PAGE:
1Division VIIIc, Subareas IX and X, and CECAF Division 34.1.1 (EU waters only).

2Catches updated in 2003 with revisions from SGDRAMA in 2002.



Management
Management unit: Yes

Management Objectives

ICES evaluated the following management plan for mackerel in the Northeast Atlantic:

  1. For the purpose of this long-term management plan, “SSB” means the estimate according to ICES of the spawning stock biomass at spawning time in the year in which the TAC applies, taking account of the expected catch.
  2. When the SSB is above 2 200 000 tonnes, the TAC shall be fixed according to the expected landings, as advised by ICES, on fishing the stock consistent with a fishing mortality rate in the range of 0.20 to 0.22 for appropriate age groups as defined by ICES.
  3. When the SSB is lower than 2 200 000 tonnes, the TAC shall be fixed according to the expected landings as advised by ICES, on fishing the stock at a fishing mortality rate determined by the following:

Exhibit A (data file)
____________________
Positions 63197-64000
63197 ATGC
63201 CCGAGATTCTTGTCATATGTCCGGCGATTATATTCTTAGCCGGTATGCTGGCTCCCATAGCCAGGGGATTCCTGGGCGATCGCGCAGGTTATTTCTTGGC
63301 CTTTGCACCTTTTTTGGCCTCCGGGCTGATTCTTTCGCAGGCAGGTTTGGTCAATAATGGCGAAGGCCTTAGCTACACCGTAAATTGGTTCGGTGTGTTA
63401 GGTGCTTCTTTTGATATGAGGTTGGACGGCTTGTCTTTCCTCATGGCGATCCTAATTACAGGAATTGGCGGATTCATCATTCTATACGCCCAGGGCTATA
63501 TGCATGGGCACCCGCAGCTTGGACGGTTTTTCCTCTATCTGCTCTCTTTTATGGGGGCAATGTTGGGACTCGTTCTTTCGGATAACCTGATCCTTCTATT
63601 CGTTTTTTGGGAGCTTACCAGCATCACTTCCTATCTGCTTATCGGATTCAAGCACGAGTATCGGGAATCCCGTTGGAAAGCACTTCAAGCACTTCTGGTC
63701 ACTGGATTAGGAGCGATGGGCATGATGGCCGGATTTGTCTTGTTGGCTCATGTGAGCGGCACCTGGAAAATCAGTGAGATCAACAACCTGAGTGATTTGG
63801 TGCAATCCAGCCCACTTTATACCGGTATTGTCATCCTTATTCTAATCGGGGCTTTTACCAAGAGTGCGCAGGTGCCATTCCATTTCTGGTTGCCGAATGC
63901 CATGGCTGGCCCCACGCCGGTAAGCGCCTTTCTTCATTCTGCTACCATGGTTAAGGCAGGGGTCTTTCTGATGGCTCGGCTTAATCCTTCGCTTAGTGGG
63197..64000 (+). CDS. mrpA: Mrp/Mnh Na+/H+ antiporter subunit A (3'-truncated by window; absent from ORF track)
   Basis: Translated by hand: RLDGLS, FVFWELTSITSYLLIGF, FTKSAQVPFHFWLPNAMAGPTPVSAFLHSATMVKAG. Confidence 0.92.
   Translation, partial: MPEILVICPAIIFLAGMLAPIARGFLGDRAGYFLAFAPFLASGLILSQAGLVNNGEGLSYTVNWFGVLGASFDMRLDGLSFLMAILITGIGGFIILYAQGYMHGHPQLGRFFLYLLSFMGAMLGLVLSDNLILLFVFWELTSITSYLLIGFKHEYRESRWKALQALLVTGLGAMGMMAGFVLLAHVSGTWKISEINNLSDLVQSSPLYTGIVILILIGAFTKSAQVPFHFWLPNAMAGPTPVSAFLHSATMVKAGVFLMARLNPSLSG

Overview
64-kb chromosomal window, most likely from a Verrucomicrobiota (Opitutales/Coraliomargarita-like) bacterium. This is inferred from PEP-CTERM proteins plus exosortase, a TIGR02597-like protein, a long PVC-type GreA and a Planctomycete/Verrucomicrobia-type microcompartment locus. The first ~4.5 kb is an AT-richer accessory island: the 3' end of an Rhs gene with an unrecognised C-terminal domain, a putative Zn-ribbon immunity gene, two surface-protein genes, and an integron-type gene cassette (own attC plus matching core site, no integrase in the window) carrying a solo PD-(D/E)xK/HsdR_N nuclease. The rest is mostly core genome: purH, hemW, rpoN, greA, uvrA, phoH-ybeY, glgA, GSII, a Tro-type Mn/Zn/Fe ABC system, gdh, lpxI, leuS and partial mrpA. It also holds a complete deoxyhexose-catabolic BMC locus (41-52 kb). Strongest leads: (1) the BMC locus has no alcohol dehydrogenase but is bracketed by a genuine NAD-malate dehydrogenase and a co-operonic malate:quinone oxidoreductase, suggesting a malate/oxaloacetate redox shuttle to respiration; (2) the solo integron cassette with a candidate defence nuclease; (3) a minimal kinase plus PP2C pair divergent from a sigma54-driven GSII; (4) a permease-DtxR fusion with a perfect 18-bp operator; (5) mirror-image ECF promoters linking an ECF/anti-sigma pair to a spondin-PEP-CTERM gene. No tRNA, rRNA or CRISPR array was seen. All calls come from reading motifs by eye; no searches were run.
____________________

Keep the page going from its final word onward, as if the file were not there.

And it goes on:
Fishing mortality F = 0.22* SSB/2 200 000

  1. Notwithstanding paragraph 2, the TAC shall not be changed by more than 20% from one year to the next, including from 2009 to 2010.
  2. In the event that the ICES estimate of SSB is less than 1 670 000 tonnes, the Parties shall decide on a TAC which is less than that arising from the application of paragraphs 2 to 4.
  3. The Parties may decide on a TAC that is lower than that determined by paragraphs 2 to 4.
  4. The Parties shall, as appropriate, review and revise these management measures and strategies on the basis of any new advice provided by ICES.


ICES concluded that the plan is precautionary under the assumption that the TAC equals the total removals from the stock. The plan was agreed by Norway, Faroe Islands and the EU in October 2008.